Plinius SA-Reference power amplifier
Which brings us to the subject of this review, the Plinius SA-Reference stereo power amplifier ($14,495). Plinius Audio Ltd. has had a presence in North America for more than a decade, though it still is not as well known as its products merit. The company was founded in 1980 by Peter Thomson, and today's Plinius components trace their lineage from 1987, when Thomson was joined by Gary Morrison, of Craft Audio. The parent company was renamed Audible Technologies Ltd., and the Plinius name was retained for its products. Technical director Morrison handles circuit topologies and managing director Thomson oversees mechanical engineering and production. In 2003, design director Ross Stevens joined the team, with responsibility for the appearance of all Plinius products. Over the last nearly 20 years, Plinius has steadily progressed in terms of exposure and expansion into new product areas.
Just the basics, mate
For a number of years, the SA-250, in its Mk.I through Mk.IV iterations, offered outstanding performance and enormous power at a reasonable price. When I reviewed the Mk.IV for The Abso!ute Sound back in 2000, it was one of the few amps that could provide total control of my then-reference Apogee Duetta Signature loudspeakers, bouncing them around the room like basketballs. While a bit soft in the treble—the reports of ears I respect indicated that the SA-250 Mk.IV was something of an overreaction by Plinius to complaints that the Mk.III had been slightly aggressive on top—the Mk.IV had superior midrange performance for any type of circuit, let alone a potent solid-state amplifier, and the best bass performance I had heard to that day and for many after.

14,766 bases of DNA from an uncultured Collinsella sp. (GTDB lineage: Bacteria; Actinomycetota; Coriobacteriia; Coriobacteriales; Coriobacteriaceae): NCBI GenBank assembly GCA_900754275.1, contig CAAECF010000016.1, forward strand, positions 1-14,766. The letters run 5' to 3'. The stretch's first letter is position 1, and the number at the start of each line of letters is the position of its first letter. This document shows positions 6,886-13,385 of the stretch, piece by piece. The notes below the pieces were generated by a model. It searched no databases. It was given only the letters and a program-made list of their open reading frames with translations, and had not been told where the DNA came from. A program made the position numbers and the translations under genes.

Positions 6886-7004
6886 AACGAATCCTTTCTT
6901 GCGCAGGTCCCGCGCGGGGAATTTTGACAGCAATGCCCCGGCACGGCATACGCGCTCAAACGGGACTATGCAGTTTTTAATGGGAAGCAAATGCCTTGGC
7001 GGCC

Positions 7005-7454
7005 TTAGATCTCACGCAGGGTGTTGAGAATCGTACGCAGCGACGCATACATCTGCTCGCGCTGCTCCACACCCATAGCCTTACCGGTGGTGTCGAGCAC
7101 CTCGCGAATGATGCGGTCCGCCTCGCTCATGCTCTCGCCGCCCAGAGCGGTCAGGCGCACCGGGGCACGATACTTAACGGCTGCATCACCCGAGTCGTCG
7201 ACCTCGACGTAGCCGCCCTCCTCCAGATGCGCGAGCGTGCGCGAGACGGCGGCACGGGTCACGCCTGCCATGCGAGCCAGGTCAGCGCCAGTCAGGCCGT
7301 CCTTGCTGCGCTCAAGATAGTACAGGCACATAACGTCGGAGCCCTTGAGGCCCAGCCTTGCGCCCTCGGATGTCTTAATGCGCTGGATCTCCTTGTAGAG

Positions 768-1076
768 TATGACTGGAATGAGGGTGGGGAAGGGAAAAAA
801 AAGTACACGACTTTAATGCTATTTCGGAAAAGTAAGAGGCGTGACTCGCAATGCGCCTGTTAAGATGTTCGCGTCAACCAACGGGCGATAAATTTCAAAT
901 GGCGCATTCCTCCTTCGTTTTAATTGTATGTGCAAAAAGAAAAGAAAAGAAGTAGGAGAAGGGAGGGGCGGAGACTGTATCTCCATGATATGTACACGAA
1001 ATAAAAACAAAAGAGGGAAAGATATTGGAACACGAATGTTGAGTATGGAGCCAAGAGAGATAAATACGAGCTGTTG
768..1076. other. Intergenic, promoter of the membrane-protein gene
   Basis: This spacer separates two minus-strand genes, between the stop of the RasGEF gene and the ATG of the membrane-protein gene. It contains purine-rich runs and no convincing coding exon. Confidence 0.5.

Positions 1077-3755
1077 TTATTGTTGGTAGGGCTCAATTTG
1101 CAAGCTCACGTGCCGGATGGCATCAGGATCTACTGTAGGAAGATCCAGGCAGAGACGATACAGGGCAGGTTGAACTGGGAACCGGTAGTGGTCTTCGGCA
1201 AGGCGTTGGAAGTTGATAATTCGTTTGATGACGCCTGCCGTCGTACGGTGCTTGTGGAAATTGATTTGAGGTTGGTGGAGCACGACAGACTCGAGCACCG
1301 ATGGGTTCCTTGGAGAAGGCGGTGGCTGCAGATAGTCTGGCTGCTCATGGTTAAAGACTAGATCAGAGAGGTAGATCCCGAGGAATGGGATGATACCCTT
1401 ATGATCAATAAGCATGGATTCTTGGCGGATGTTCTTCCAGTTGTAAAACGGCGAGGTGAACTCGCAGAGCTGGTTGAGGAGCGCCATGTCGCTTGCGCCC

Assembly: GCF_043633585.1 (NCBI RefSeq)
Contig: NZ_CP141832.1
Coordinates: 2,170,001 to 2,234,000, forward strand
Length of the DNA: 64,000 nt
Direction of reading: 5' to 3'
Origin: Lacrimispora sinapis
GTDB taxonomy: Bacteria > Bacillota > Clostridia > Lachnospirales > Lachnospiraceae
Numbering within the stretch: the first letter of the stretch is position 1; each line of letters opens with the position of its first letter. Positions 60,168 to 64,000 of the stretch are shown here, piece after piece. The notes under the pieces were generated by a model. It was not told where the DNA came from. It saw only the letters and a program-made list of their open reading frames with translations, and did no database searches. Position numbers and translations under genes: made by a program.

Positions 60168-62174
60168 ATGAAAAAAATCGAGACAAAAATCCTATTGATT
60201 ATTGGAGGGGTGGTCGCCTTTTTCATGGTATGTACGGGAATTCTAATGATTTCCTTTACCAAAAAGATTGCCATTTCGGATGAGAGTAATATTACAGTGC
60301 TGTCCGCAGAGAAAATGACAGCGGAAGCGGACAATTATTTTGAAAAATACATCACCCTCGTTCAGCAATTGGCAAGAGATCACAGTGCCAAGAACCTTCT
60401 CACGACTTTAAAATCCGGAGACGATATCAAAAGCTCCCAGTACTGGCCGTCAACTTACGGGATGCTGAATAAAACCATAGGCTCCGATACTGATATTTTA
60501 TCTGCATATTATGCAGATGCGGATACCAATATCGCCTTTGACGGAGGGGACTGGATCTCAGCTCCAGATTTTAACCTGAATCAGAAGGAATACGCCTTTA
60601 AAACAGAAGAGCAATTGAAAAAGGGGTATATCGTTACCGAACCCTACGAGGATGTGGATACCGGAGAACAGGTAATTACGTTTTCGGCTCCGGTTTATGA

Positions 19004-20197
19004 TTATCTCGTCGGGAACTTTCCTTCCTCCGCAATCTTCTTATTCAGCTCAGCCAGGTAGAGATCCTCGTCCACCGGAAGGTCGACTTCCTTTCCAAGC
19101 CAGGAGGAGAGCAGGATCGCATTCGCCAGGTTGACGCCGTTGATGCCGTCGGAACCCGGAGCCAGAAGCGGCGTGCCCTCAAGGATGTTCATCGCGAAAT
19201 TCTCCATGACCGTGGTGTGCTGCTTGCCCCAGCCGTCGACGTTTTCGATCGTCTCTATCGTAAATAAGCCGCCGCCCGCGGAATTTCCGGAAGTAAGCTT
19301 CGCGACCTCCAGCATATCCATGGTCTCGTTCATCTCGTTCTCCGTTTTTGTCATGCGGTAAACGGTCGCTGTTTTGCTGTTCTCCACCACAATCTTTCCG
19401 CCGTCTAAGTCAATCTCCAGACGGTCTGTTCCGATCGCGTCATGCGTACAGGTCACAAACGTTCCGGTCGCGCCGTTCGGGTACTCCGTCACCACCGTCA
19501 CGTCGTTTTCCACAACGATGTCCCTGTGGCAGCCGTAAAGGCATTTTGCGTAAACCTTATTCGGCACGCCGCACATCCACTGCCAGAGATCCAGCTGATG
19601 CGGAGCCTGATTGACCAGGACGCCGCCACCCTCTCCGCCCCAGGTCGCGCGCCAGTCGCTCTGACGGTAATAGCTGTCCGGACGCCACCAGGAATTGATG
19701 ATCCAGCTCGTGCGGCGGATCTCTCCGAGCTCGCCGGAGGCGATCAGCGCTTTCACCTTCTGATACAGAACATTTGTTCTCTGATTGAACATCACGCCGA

In the wake of the development of the modular, multichannel Plinius Odeon home-theater amplifier, Thomson and Morrison discovered that the SA-250 Mk.IV was no longer top sonic dog in the Plinius kennel, and Morrison went to work on a significant update of it. The SA-Reference represents his latest thinking on solid-state circuit designs and is a thorough reimagining of the company's approach to high-power amplifier design. It also offers a power increase over its predecessors, generating 300Wpc into 8 ohms and 450Wpc into 4 ohms—sufficient, I suspect, unless you're running a pair of original Apogee Full Ranges in a castle. If you are, two References can be bridged as monoblocks to deliver 1kW each.
Like all Plinius amplifiers, the SA-Reference uses carefully matched NPN transistors in its output stage. This is unusual, to say the least. As Sam Tellig noted in his discussion of the Plinius SA-102 ("Sam's Space," March 2003), in most solid-state amps an NPN transistor is matched with a PNP transistor to form a matched, mirror-image pair. Morrison's approach of using matched pairs of NPNs results, in effect, in a "more push than pull" output stage, as ST put it. Morrison and Thomson steadfastly assert that this approach is more linear than conventional solid-state designs, and that it allows solid-state sound to have the kind of bloom and palpability that are the hallmarks of tube designs.
Thoughtful touches abound in the SA-Reference, including a ground lift switch on the rear panel, handles front and back to ease the shifting of its considerable bulk, and the ability to switch between class-A and class-AB operation on the fly via a toggle switch on the front. The last is most useful; the SA-Ref runs quite cool in class-AB but very hot in class-A. Additionally, the amp has an internal timer that switches out of class-A after a programmable length of time when no signal is present. So if, like me, you occasionally fall asleep in front of the system, the SA-Ref will not roast you to a turn by continuing to sizzle along in class-A. I did all of my evaluative listening in class-A. The only difference I heard was that the SA-Ref was somewhat less dimensional and fleshed-out in class-AB.